Sledgehammer Games is one of Activision‘s major game development studios, producing games such as Call of Duty: Advanced Warfare and Call of Duty: WWII. But the studio suffered some big blows when its founders left in 2018, and rumors surfaced last year that it was having trouble working with Raven Software to create the next Call of Duty for 2020.
We don’t know what’s coming this fall, particularly as the pandemic plays havoc with the schedule for new games and platforms. But Activision Blizzard announced last week that the next premium Call of Duty title is on track for the fall. And while working from home isn’t easy, Activision Blizzard said that it hasn’t put the game behind schedule.
Meanwhile, Sledgehammer Games has about 200 people working in its studio in both Foster City, California, and Melbourne, Australia. It plans to add 100 more workers over the next year.
Sledgehammer cofounders Michael Condrey and Glen Schofield left the studio in 2018, during a time when PlayerUnknown’s Battlegrounds was shaking up the first-person shooter market with its battle royale mode. After the founders were gone, they went off to start their own studios. Condrey started 31st Union in San Mateo, California, while Schofield started Striking Distance Studios in San Ramon, California. All three companies vied for candidates, and dozens of people left Sledgehammer.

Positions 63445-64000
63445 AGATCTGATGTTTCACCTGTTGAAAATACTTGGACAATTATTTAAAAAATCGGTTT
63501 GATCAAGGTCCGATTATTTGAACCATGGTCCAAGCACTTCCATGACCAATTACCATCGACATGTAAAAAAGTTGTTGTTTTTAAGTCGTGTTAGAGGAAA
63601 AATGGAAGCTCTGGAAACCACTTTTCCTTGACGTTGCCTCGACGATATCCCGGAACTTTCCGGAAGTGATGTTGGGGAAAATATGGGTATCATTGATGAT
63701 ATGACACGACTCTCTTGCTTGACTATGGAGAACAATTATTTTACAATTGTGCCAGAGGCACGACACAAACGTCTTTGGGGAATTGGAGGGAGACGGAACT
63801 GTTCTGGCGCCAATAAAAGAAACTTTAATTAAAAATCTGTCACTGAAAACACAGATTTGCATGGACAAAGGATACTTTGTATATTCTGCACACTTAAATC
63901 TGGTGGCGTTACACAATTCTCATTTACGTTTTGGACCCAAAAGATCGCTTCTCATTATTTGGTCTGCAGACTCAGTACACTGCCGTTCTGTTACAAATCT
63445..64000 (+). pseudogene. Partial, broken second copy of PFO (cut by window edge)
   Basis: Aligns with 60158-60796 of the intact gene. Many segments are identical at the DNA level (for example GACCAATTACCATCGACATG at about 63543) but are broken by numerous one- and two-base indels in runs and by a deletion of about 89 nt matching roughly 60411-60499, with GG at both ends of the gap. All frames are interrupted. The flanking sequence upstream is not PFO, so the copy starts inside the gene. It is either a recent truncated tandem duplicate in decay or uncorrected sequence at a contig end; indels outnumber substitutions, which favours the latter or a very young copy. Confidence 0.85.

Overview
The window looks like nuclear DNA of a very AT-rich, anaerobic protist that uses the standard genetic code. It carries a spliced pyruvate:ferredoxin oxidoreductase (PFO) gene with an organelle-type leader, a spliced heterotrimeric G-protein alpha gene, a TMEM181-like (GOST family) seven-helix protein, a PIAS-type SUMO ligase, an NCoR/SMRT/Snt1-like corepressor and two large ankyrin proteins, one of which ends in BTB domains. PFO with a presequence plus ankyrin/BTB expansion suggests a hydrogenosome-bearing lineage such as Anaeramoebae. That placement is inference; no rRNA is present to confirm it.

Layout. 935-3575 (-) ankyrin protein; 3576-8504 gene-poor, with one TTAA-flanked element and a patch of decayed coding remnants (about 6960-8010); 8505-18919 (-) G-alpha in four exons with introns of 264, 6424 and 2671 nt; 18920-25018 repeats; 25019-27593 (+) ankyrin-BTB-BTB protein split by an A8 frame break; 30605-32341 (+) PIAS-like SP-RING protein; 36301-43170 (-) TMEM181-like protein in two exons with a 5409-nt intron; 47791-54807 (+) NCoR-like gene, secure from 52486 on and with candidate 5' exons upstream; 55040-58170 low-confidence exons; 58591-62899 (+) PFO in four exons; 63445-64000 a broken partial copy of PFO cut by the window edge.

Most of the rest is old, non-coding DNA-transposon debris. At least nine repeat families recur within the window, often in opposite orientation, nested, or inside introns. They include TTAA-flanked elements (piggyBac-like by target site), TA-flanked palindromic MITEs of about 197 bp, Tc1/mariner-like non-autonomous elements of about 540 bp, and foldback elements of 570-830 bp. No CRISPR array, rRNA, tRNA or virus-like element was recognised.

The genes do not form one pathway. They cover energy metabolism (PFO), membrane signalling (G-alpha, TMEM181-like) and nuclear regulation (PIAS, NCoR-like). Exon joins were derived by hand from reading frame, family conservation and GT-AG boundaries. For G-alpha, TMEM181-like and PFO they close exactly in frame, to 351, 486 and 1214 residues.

But Sledgehammer Games stabilized with new management, and Andy Wilson, a former executive at 2K’s Hangar 13 studio, joined Sledgehammer Games as chief operating officer. We spoke with Wilson in an email interview about how the studio is bouncing back and hiring more people.
In an interview with GamesBeat last week, Kotick said, “I think we’re changing the trajectory in the interest in Call of Duty. I think it started last year with [Call of Duty: Modern Warfare] launch and mobile. And I think Call of Duty: Warzone did a good job of bringing back lapsed Call of Duty players but also introducing new players.”
In other words, the official party line is that Call of Duty fans shouldn’t be nervous. Here’s an edited transcript of the email interview with Wilson.
GamesBeat: Sledgehammer had a number of departures when the founders left and started their own studios. How has it dealt with this or adapted to it? Did you have to take any unusual measures to get more people to stay, stabilize the studio, and then grow its numbers again?